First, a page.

On January 1, 2022, France assumed the six-month presidency of the Council of the European Union. Europe is taking its role seriously.
While France remains focused on leading the EU and the upcoming presidential elections in April, the Israeli government is working hard to improve Israel’s relations with both the EU and France.
But after months of encouraging statements and meetings, Israel has not been able to resume the major prize – the annual Association Council meetings with the European Union. At the same time, EU ministers have remained openly critical of Israel’s policies in the West Bank.
Foreign Minister Yair Lapid met with French President Emanuel Macron in Paris on November 30, 2021. He and Macron had a warm personal relationship before he and Macron were in their current position.
Lapid took the unusual step of supporting Macron in the 2017 presidential election. Macron returned the favour in April 2019 by hosting him at the Elysee Palace in Paris, just four days before the election in Israel.
French ambassador to Israel Eric Dannon told French lawmakers last July that Macron intends to re-establish ties with Israel if he is re-elected in 2022.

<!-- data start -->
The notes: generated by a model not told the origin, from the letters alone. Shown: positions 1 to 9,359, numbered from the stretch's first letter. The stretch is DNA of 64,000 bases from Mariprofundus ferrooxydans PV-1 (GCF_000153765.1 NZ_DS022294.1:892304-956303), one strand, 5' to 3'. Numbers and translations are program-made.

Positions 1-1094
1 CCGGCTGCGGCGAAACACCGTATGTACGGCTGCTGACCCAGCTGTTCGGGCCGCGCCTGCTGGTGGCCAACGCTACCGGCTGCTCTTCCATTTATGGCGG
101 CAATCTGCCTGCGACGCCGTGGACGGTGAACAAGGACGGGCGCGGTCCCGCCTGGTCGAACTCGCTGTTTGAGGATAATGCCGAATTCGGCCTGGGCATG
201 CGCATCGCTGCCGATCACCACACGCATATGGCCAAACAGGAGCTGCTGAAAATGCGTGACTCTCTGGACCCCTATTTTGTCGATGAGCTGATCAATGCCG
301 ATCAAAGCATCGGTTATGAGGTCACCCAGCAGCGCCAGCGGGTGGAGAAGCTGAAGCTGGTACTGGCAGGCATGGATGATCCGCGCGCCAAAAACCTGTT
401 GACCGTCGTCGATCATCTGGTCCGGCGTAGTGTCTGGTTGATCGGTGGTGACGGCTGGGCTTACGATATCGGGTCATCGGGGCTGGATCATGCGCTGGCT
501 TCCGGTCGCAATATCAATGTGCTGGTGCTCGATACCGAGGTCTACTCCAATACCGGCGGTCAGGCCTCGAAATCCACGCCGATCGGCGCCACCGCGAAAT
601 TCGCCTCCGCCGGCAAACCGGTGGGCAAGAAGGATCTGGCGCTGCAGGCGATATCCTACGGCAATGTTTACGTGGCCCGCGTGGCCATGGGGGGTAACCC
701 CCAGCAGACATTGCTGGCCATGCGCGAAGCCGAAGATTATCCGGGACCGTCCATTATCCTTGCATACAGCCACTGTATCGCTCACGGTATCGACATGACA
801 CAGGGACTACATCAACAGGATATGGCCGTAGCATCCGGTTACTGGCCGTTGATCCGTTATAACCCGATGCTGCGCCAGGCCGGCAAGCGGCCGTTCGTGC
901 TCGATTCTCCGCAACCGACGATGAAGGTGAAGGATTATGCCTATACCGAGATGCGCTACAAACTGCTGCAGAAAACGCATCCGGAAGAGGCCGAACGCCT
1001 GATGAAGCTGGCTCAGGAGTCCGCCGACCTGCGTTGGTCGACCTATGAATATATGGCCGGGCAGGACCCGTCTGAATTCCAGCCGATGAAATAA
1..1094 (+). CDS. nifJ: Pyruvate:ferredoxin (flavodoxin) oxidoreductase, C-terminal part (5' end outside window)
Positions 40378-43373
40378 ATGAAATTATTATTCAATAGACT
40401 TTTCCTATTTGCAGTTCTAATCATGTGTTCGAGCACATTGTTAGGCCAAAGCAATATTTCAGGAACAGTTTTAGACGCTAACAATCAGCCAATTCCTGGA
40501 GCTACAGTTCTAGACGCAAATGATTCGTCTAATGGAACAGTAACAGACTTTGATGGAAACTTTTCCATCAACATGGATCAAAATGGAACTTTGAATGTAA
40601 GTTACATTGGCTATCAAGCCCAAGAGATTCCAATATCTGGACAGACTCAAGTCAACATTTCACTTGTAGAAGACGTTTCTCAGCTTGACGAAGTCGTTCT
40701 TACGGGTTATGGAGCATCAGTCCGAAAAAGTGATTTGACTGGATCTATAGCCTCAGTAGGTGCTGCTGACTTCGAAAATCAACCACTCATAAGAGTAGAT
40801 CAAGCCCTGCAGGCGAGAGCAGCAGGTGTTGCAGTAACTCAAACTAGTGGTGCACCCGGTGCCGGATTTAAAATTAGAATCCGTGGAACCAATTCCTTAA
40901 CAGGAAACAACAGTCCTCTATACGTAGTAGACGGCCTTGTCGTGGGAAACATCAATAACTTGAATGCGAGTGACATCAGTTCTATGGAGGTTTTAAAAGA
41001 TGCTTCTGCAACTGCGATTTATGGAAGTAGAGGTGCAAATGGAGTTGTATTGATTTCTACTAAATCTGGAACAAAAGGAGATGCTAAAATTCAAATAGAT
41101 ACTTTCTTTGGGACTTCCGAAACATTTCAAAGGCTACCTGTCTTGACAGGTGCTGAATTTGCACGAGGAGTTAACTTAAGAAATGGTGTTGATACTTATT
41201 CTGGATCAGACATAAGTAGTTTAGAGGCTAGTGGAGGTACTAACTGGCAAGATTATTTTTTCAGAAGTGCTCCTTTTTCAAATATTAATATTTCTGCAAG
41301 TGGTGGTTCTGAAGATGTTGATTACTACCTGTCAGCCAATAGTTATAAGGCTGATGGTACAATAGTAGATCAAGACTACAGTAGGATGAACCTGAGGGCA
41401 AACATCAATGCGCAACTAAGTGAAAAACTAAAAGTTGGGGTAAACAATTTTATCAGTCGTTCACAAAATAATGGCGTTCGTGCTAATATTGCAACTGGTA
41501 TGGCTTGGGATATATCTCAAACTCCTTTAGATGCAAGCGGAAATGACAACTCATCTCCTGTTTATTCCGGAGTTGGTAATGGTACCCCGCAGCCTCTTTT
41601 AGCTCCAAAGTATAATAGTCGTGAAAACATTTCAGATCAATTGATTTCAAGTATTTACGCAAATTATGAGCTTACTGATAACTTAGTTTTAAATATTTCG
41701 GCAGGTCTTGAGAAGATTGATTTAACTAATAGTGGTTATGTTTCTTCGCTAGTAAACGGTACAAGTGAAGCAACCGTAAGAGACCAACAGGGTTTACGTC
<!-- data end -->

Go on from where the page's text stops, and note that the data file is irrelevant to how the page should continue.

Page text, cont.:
Lapid has also called for a “fresh start” with the EU after former Prime Minister Benjamin Netanyahu aligned Israel with the pro-Israeli Central European bloc named the Visegrad Groups.
Lapid conveyed his counterparts at the EU Foreign Affairs Council in Brussels in July, where there was support for reinstating the Association Council or commission.
Israel signed an association agreement in 1995 that defined its correlation with the European Union and ratified it in 2000. It stipulates that the two parties shall meet once a year in an association council to discuss matters of mutual concern. The last time the two sides met was in 2012 when current Finance Minister Avigdor Lieberman was foreign minister.
Israel repealed the council in 2013, when the EU angered Israel by issuing new rules, according to which any Israeli body that operates or has links beyond the Green Line cannot receive EU funding, may or may not cooperate with the European bloc.
In later years, it was the European side that prevented the meetings from taking place. The European Union was not the body that held councils for years, but instead individual states, notably France.
France and most EU countries have expressed openness to re-establishing the meetings.